The rate at which you learn and progress in the world depends on how willing you are to weigh the merit of new ideas, even if you don’t instinctively like them.
I only subscribe to a couple email newsletters, but one newsletter that I’ve been following for well over a year is Mario Fraioli’s The Morning Shakeout.
Each week he delivers interesting commentary along with links to articles about running, writing, and a hodgepodge of other topics.
The most recent newsletter resonated with me because his reasons for running are similar to mine. One of the biggest reasons I keep returning to running is the draw of running on trails. There’s something special about trail running and Mario captures it as well as anyone in the latest newsletter:
While my initial interest in running was fueled by competition, my perpetual fascination with it has been sustained by something greater, a tough-to-describe feeling that’s been tugging at me since I first fell in love with the sport some 20 years ago. I still train to race a few times a year, and I’ll jump into the occasional track workout when a fast mood strikes, but most of my running time these days is spent exploring and enjoying the trails, where I pay little to no mind to pace or splits and instead try to appreciate the beauty of my surroundings while embracing the challenge of tackling the naturally tough terrain that surrounds me. Despite (or perhaps because of) this evolution, running is as fun—and challenging—as it’s ever been, even if I don’t have a race on my schedule. Trail running, specifically, has become my preferred form of putting one foot in front of the other, a sort of moving meditation that provides me distraction-free solitude that’s borderline spiritual by its very nature.
Mario Fraioli – The Morning Shakeout
We live a couple miles from a state park with two lakes. We visit the park a couple days each month and there are a number of other state parks nearby, so it made sense to buy an annual pass (California Poppy Pass).
The pass came with a list of all the state parks that are included1 but a random list of parks isn’t very useful, so I added each park to a Google Map (I’m also slightly obsessed with maps, but that’s a different story):
- popular state parks, like the beaches in southern California, are excluded from the pass. I didn’t include those state parks on this map. ↩
Err on the side of generosity. The way you want your employees to feel about their work will affect the way they do their work. And in turn, you’ll get more than you ever expected.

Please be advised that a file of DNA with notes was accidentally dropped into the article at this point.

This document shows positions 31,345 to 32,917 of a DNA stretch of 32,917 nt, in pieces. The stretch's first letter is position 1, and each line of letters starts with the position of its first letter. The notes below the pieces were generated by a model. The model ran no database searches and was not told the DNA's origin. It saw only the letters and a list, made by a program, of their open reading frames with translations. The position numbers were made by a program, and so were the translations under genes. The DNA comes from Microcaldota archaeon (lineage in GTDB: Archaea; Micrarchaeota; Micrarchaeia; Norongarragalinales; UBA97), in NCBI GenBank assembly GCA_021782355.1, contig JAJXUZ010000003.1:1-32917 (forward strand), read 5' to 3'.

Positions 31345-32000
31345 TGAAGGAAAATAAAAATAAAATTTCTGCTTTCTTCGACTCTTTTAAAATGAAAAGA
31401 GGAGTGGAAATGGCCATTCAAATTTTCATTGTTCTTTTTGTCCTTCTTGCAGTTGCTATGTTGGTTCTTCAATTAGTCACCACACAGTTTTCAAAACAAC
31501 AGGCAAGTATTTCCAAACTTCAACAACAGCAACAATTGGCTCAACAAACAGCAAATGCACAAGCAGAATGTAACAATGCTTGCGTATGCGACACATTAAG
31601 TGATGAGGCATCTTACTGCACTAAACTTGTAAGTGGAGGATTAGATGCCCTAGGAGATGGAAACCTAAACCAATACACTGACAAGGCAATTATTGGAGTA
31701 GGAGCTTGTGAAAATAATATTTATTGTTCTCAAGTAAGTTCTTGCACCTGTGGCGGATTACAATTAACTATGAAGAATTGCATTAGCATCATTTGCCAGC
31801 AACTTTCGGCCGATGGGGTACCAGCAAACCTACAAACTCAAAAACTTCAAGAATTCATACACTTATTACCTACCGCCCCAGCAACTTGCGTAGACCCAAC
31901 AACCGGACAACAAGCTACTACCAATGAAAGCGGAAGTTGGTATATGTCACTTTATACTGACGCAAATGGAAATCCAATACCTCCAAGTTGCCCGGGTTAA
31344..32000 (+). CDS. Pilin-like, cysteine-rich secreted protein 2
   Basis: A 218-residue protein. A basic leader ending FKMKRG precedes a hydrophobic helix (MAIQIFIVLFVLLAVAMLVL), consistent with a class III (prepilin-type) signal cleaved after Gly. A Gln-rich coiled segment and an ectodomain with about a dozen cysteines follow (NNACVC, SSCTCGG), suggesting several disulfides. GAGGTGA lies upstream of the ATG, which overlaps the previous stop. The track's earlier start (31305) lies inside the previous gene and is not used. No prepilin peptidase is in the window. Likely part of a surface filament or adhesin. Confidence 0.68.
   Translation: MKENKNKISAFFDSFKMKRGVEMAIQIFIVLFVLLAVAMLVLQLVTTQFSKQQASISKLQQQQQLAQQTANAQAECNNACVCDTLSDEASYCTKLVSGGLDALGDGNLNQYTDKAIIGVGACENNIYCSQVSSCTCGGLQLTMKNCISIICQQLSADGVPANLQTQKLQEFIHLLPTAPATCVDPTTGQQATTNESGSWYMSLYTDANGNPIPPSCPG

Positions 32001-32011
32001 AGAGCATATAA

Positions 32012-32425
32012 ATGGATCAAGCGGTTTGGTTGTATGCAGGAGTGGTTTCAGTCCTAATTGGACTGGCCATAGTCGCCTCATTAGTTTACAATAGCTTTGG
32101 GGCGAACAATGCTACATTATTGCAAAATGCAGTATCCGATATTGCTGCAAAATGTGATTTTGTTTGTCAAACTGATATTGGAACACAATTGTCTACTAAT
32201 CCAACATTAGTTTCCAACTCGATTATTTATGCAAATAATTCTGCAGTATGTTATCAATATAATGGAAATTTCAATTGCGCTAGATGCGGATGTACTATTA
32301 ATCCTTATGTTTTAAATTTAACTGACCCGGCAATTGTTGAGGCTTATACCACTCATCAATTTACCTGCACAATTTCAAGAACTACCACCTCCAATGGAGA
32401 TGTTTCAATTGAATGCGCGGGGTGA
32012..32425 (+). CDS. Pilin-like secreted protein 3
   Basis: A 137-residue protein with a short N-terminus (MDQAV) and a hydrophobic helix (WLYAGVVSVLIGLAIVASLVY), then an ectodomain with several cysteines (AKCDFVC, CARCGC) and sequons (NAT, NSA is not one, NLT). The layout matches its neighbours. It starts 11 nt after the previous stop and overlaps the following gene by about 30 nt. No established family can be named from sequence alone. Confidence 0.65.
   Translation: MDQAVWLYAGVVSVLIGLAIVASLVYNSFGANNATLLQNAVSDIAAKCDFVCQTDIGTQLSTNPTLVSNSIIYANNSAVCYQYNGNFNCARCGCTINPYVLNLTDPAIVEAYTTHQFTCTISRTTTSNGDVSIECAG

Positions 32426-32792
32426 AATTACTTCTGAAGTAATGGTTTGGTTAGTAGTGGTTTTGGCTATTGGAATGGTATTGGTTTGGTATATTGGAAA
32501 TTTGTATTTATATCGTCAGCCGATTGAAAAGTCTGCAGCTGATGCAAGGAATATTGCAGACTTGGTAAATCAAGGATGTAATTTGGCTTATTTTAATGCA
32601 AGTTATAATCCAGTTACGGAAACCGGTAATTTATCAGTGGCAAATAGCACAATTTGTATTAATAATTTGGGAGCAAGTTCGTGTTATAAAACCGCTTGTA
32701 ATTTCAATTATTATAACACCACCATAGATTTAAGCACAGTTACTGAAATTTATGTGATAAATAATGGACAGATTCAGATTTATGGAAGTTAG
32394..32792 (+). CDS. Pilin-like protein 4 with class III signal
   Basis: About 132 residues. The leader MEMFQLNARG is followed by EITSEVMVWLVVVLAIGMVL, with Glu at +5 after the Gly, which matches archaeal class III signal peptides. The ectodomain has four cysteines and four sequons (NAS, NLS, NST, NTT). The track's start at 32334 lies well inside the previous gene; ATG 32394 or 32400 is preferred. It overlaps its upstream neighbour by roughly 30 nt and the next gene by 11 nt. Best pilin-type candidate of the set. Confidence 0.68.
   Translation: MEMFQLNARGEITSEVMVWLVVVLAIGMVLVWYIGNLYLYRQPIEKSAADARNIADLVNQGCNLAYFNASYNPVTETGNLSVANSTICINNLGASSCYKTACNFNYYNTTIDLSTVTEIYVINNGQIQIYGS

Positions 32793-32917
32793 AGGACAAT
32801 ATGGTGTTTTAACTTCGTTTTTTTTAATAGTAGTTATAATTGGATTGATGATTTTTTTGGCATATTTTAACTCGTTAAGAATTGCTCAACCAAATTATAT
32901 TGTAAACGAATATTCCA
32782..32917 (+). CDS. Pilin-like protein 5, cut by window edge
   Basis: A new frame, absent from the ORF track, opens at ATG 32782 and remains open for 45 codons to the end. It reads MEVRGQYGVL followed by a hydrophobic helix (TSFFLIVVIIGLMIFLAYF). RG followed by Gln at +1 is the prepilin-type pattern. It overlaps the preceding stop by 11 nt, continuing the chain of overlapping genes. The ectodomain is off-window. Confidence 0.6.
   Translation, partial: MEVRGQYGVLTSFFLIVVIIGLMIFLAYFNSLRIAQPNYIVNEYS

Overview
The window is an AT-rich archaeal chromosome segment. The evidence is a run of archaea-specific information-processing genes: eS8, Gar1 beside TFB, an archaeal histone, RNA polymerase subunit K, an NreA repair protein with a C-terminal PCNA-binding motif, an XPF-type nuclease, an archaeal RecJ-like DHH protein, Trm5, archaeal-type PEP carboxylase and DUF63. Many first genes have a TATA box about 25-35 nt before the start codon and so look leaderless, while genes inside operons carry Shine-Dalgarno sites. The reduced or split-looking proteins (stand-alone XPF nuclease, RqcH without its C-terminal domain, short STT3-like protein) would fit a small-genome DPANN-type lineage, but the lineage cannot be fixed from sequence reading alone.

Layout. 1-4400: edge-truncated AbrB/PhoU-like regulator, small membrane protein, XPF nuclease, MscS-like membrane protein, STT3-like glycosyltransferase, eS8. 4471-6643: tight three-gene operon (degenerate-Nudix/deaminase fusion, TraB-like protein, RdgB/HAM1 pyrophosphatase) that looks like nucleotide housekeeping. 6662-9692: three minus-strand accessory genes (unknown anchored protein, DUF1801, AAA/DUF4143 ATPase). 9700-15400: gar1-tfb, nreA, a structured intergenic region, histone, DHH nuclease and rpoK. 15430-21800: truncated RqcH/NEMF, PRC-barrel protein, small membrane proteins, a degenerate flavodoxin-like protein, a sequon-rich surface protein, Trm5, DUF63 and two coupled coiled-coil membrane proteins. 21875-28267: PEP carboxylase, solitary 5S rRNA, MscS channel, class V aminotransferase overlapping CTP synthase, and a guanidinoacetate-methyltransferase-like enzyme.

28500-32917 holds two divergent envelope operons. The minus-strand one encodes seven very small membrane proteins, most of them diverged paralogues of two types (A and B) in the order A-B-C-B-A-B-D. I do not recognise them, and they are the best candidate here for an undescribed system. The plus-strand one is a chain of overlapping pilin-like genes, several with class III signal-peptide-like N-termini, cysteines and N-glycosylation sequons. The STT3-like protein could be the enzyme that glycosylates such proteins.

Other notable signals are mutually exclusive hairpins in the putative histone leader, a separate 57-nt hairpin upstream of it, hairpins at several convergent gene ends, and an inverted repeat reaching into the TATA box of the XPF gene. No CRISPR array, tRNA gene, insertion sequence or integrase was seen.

Claire Lew – Give a little, get a lot.
Seth Godin is kind of like the modern day King Solomon of business and marketing (referring more to the Book of Proverbs than the Song of Songs). He has tremendous insight and wisdom, but produces so much content it’s hard to keep up.
For the last couple years I haven’t read any of his books or many of his blog posts, but I really enjoyed a recent EntreLeadership podcast with him.
A couple of quotes that stood out to me:
Getting straight A’s is a horrible trap and if you are pushing and rewarding your kid to engage in compliance and to prove that they can compile, you are starting a pattern that will last their whole life. And I am way more interested in the kid who has learned to solve interesting problems and has learned how to lead.
A widening chasm between curious, interested people who are learning a lot and leading and masses of people who have been seduced into watching more television and are falling ever further behind.
Spoon’s last couple albums have been underwhelming, but Hot Thoughts reverses that trend by heading in a more electronic direction. The first two tracks (Hot Thoughts and WhisperI’lllistentohearit) are especially good.
On average, about 30% to 40% of people leaving jobs elect to cash out their accounts and pay taxes and often penalties rather than leave the money or transfer it to another tax-advantaged retirement plan, according to recordkeepers and economists.
Fortunately, I haven’t had any major emergencies that required me to take a loan from a retirement account, but reading this article does remind me that I need to consolidate all of my retirements accounts.